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Anna Malpas - publié le Lundi 9 Mai à 07:21

In Moscow, 'architectural disaster' threatens avant-garde buildings





Hundreds of people rallied outside a 1920s-era former telephone exchange in Moscow, decrying a plan to demolish the avant-garde landmark and build luxury flats. But days later, developers started ripping out the building on a central boulevard anyway, watched by a disconsolate crowd of activists and locals.
"How can they destroy this? I don't understand," said local resident Yelena Khmelevskaya, walking her two dogs.
She lunged at a representative of the developers relaxing in a chair on the pavement, shouting: "Get lost!"
Passions are running high as activists and locals battle to save Moscow's world-renowned "Constructivist" buildings -- some of which, like the telephone exchange, lack any legal protection.
The Constructivist movement that espoused minimalism and innovative use of space flourished briefly in the 1920s when the Soviets supported such ideas.
Architects brought to life geometric designs with innovations such as communal dining rooms and rooftop solariums.
Today many are in a poor state and developers often prefer to completely rebuild them or pull them down altogether.
"This style (Constructivism) is something we should be proud of, but we just go and destroy it," said Mikhail, a 23-year-old architect living near the telephone exchange.
"It's an architectural disaster."
- 'Nothing gets done' -
Another striking landmark, the 1930 Dom Narkomfina apartment building, has signs warning drivers not to park nearby because of chunks falling off the facade.
Designed for finance ministry officials, it was one of the first buildings to feature split-level living space, open walkways and a flat roof.
"This building has not once been fully renovated, of course it needs care, all the more so as a building of world significance," lamented art historian Darya Sorokina who leads tours of the residential building.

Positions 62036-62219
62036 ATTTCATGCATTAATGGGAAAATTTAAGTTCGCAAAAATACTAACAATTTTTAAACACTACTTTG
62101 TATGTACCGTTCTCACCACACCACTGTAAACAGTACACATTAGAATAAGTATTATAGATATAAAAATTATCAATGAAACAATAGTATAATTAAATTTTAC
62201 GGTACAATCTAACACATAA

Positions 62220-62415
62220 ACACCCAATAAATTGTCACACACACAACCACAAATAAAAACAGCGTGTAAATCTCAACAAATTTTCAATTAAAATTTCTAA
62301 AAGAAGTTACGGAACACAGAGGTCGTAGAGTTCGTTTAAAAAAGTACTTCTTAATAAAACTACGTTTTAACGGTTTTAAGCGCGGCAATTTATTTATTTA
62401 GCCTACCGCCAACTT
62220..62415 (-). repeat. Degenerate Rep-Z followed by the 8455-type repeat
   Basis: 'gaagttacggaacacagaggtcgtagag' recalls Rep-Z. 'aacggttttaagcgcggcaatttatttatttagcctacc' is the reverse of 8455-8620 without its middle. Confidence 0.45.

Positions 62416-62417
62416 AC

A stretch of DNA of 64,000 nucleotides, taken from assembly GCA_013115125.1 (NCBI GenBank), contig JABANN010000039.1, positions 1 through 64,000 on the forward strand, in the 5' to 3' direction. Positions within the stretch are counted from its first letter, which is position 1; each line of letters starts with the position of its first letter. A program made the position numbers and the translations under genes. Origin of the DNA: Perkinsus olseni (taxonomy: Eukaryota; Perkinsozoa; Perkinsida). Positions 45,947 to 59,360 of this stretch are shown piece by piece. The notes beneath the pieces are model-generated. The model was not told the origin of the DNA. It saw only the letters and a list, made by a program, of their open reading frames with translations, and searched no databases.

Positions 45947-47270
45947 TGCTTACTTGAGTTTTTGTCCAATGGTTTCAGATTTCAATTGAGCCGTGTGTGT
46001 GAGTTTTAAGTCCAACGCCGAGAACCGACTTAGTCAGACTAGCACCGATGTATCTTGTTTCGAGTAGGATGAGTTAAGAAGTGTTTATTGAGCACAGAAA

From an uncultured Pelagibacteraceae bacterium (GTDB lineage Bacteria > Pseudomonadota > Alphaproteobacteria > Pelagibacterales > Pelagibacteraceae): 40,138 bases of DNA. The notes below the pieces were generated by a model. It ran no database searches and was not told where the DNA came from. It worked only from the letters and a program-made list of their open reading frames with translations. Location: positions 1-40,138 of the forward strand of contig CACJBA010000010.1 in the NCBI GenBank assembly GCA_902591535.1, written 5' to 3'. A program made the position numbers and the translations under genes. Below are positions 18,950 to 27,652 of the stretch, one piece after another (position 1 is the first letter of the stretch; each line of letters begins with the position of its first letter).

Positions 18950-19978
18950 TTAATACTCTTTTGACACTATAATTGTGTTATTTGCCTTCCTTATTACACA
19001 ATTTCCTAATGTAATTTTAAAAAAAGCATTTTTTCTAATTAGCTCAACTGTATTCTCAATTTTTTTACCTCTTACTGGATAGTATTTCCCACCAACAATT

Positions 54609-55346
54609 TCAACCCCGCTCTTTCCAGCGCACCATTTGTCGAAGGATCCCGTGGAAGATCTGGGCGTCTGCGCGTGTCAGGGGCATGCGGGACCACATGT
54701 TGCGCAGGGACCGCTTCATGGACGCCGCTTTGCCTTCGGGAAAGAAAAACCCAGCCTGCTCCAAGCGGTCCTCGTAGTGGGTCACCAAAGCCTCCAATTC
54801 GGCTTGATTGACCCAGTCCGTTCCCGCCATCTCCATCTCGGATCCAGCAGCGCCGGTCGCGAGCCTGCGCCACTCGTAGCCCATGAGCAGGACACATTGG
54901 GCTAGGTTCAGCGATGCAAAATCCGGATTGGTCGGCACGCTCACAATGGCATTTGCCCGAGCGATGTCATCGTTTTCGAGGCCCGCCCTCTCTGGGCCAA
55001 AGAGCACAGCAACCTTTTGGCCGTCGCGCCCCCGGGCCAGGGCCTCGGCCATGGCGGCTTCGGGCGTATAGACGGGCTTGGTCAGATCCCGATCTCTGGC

"Nothing gets done, year after year."
The telephone exchange that fell victim to developers was built in 1929 with soaring ceilings and distinctive slit windows, designed by architect Vasily Martynovich.
But Moscow's cultural heritage department ruled it was not worth saving, saying it was not functional or appropriate to the area.
The supervisor of the demolition works, Alexander Malinin, told AFP that "all the documentation was drawn up fully legally."
"This is not a listed building, there is not one document that says so," he said.
Activists complain that officials prefer period buildings with many decorative elements and fail to protect Constructivist landmarks, which are seen as too Soviet or simple-looking.
But Constructivism is one of the few styles born in Russia and is seen as a unique contribution to world architecture, preservationists say.
"It's absurd," said Sorokina. "In Moscow, the birthplace of Constructivism and the avant-garde, with probably the most outstanding buildings of the time, we're fighting against their demolition."
Activists count some successes, however. A government plan to demolish an iconic radio tower, the Shukhov Tower, was halted after an international outcry.
The public got wind of the threat to the telephone exchange only weeks ago and swiftly organised a protest via Facebook posts with a black-and-white stylised image of the building.
They gathered more than 35,000 signatures through a Change.org petition and persuaded top architects to sign an open letter to the mayor.
"We didn't get any official answer from the owner of the building, and we didn't get an official answer from the authorities," said Lyudmila Malkis of Arkhnadzor architecture preservation group.
Unidentified youths even tried to disrupt one of the protests against the demolition, throwing stones at the windows and setting off a smoke bomb.
The developers Lider Invest plan to build a seven-storey neo-Art Nouveau apartment complex topped with owl sculptures.
"It just doesn't make sense to demolish a perfectly good monument of Constructivist architecture to build a fake historical building," said activist Natalia Melikova.
- 'What's beautiful about it?' -
Not all agree with the fuss.
"It doesn't function, what's it for? What's beautiful about it?" one woman said, hurrying past the exchange.
Many Russians see modernist buildings as ugly -- reminiscent of boxy pre-fabricated blocks later thrown up across the Soviet Union, said Alexandra Selivanova who heads Moscow's Avant-Garde Centre.
"In our mindset, a building with pillars is always better and more significant," she said, laughing.
The activists themselves concede they reacted too late in the case of the telephone exchange.
"We made a mistake because we knew about this for a long time -- with this building, we were four years late," architect Nikolai Lyzlov, a prominent city architect, told a meeting of activists.
"We must not cease our efforts."

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